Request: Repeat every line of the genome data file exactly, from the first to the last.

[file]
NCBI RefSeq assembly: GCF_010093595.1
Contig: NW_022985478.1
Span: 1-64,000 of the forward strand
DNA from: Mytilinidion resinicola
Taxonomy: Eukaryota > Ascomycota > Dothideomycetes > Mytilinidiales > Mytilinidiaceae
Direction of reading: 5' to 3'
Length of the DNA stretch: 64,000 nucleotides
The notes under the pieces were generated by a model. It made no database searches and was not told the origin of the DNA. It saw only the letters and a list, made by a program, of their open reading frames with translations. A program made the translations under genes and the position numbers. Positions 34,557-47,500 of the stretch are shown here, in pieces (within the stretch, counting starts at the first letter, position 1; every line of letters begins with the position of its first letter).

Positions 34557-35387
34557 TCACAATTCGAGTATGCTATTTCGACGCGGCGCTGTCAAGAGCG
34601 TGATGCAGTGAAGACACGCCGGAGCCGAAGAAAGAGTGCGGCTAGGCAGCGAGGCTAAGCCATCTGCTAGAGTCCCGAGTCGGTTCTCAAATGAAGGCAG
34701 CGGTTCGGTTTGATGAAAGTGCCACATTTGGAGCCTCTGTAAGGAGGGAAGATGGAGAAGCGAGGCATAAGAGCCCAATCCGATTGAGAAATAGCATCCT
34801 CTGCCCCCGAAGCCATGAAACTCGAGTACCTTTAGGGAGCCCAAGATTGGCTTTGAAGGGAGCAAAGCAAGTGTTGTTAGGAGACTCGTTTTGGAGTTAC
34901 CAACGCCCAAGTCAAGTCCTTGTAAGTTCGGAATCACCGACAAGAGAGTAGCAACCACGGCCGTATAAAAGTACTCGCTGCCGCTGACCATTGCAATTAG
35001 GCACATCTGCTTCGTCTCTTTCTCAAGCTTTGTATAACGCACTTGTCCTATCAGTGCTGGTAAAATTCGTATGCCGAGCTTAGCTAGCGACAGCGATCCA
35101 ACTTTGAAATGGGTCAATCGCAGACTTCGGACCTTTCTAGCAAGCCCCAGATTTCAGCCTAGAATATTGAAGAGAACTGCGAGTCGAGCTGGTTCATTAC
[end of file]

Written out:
NCBI RefSeq assembly: GCF_010093595.1
Contig: NW_022985478.1
Span: 1-64,000 of the forward strand
DNA from: Mytilinidion resinicola
Taxonomy: Eukaryota > Ascomycota > Dothideomycetes > Mytilinidiales > Mytilinidiaceae
Direction of reading: 5' to 3'
Length of the DNA stretch: 64,000 nucleotides
The notes under the pieces were generated by a model. It made no database searches and was not told the origin of the DNA. It saw only the letters and a list, made by a program, of their open reading frames with translations. A program made the translations under genes and the position numbers. Positions 34,557-47,500 of the stretch are shown here, in pieces (within the stretch, counting starts at the first letter, position 1; every line of letters begins with the position of its first letter).

Positions 34557-35387
34557 TCACAATTCGAGTATGCTATTTCGACGCGGCGCTGTCAAGAGCG
34601 TGATGCAGTGAAGACACGCCGGAGCCGAAGAAAGAGTGCGGCTAGGCAGCGAGGCTAAGCCATCTGCTAGAGTCCCGAGTCGGTTCTCAAATGAAGGCAG
34701 CGGTTCGGTTTGATGAAAGTGCCACATTTGGAGCCTCTGTAAGGAGGGAAGATGGAGAAGCGAGGCATAAGAGCCCAATCCGATTGAGAAATAGCATCCT
34801 CTGCCCCCGAAGCCATGAAACTCGAGTACCTTTAGGGAGCCCAAGATTGGCTTTGAAGGGAGCAAAGCAAGTGTTGTTAGGAGACTCGTTTTGGAGTTAC
34901 CAACGCCCAAGTCAAGTCCTTGTAAGTTCGGAATCACCGACAAGAGAGTAGCAACCACGGCCGTATAAAAGTACTCGCTGCCGCTGACCATTGCAATTAG
35001 GCACATCTGCTTCGTCTCTTTCTCAAGCTTTGTATAACGCACTTGTCCTATCAGTGCTGGTAAAATTCGTATGCCGAGCTTAGCTAGCGACAGCGATCCA
35101 ACTTTGAAATGGGTCAATCGCAGACTTCGGACCTTTCTAGCAAGCCCCAGATTTCAGCCTAGAATATTGAAGAGAACTGCGAGTCGAGCTGGTTCATTAC